Reverse Osmosis (RO) is a membrane process that has the highest rejection capability of all the membrane processes. These RO membranes have very low MWC pore size that can reject ions at very high rates, including chloride and sodium. Water from this process is very pure due to the high reject rates. The process has been used primarily in the water industry for desalinization of seawater because the capital and operating costs are competitive with other processes for this service. The RO also works most organic chemicals, and radionuclides and microorganisms. Industrial water uses such as semiconductor manufacturing is also an important RO process.
Almost all RO membranes are made of polymers, cellulosic acetate and matic polyamide types, and are rated at 96–99% NaCl rejection. RO membranes are generally of two types, asymmetric or skinned membranes and thin film composite membranes. The support material is commonly polysulfones, while the thin film is made from various types of polyamines and polyureas.
Reverse osmosis membranes have been used widely for water treatment such as ultrapure water makeup, pure boiler water makeup in industrial fields, seawater and brackish water desalination in drinking water production, and wastewater treatment and reuse in industrial,
agricultural, and indirect drinking water production as shown in Table 1.
Table 1. Application of reverse osmosis membrane process 
|Industrial use||Drinking water||Wastewater treatment and reuse|
|Ultrapure water, boiler water, process pure water, daily industries.||Sea water desalination ,brackish water desalination||Industrial water, agriculture water, indirect Drinking water|
Other common applications of RO include:
- Desalination of seawater and brackish water for potable use. This is very common in coastal areas and. the Middle East where supply of fresh water is scarce.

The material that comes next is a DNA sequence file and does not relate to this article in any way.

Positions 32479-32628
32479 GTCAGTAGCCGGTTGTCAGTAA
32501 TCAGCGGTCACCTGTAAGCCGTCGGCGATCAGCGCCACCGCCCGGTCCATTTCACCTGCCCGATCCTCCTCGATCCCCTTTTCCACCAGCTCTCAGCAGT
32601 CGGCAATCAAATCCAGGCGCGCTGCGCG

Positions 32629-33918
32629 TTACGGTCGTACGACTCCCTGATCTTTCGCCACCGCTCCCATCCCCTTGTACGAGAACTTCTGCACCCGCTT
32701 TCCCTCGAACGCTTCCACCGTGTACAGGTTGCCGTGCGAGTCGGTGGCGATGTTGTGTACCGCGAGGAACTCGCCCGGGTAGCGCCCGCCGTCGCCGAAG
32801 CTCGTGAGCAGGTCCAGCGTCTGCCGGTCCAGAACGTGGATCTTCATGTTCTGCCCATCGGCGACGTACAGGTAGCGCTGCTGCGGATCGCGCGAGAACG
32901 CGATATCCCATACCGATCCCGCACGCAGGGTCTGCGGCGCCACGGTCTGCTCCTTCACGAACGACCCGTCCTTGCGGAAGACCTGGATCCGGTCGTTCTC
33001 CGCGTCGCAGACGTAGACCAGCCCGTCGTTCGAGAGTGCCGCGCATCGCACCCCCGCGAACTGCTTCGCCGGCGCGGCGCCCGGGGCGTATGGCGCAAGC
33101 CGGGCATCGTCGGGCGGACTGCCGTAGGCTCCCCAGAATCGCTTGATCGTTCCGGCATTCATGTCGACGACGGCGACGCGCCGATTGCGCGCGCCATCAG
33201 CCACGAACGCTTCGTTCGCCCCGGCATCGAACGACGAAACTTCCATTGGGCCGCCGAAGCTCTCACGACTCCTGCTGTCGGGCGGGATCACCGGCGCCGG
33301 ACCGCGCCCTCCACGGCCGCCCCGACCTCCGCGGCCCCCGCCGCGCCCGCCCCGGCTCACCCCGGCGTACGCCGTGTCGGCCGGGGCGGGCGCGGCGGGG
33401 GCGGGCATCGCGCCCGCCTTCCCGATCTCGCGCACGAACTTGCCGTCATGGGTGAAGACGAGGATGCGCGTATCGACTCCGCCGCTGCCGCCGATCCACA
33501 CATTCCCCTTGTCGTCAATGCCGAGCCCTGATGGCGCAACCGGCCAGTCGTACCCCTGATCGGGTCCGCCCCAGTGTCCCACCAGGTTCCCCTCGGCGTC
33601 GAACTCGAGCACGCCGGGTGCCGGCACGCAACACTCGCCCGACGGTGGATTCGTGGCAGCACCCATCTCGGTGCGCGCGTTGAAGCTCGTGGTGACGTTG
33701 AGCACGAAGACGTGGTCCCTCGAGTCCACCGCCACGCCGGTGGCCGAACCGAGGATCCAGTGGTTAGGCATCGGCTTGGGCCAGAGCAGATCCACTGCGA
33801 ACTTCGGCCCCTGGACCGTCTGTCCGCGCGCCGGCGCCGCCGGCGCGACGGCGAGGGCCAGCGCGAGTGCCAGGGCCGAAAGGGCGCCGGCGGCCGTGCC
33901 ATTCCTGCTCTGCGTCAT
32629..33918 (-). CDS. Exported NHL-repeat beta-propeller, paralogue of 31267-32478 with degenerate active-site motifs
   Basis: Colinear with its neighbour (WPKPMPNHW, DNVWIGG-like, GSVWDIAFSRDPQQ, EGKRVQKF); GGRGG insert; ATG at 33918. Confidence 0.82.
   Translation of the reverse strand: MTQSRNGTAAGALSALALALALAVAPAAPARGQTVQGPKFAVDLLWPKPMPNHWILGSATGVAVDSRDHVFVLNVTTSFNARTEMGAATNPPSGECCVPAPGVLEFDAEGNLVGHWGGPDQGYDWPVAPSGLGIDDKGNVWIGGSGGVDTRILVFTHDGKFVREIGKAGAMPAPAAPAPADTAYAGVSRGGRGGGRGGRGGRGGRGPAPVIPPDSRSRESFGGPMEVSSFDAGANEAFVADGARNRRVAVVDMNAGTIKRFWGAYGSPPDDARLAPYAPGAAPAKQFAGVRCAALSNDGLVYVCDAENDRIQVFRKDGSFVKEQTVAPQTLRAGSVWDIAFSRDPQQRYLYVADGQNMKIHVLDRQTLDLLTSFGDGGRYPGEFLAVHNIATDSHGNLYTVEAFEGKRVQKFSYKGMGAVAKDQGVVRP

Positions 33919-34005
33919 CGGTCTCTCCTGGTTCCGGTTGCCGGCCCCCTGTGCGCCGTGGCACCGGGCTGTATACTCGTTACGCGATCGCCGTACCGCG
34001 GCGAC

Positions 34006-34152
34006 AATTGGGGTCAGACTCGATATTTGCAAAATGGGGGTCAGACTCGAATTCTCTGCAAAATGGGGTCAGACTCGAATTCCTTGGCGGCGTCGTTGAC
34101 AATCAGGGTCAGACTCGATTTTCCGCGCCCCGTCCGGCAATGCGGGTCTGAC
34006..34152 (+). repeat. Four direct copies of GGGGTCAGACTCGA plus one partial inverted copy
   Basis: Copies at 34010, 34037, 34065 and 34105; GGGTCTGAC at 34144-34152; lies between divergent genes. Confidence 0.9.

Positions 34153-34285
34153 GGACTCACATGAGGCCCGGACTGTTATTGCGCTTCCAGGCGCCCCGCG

- Generation of ultrapure water for the microelectronics industry.
- Generation of high-purity water for pharmaceuticals.
- Generation of process water for beverages (fruit juices, bottled water, beer).
- Processing of dairy products.
- Concentration of corn sweeteners.
- Waste treatment for the recovery of process materials such as metals for the metal finishing industries, and dyes used in the manufacture of textiles.
8. Water reclamation of municipal and industrial wastewaters
There are two membrane processes that purify a water stream by using an electric current to move ions across a membrane. These processes are:
- Electrodialysis reversal
Electrodialysis (ED) is a process in which ions are transferred through a membrane as a result of direct electric current applied to the solution. The current carries the ions through a membrane from the less concentrated solution to the more concentrated one.
Electrodialysis Reversal (EDR) is a process similar to ED, except that the polarity of the direct current is periodically reversed. The reversal in polarity reverses the flow of ions between demineralizing compartments, which provides automatic flushing of scale forming materials from the membrane surface. As a result, EDR can often be used with little or no pretreatment of feed water to prevent fouling. So far, ED and EDR have been used at only a few locations for drinking water treatment.
Ahmed Ahmed Elserwy
Water & Environmental Consultant
Ain Shames University, Faculty of Science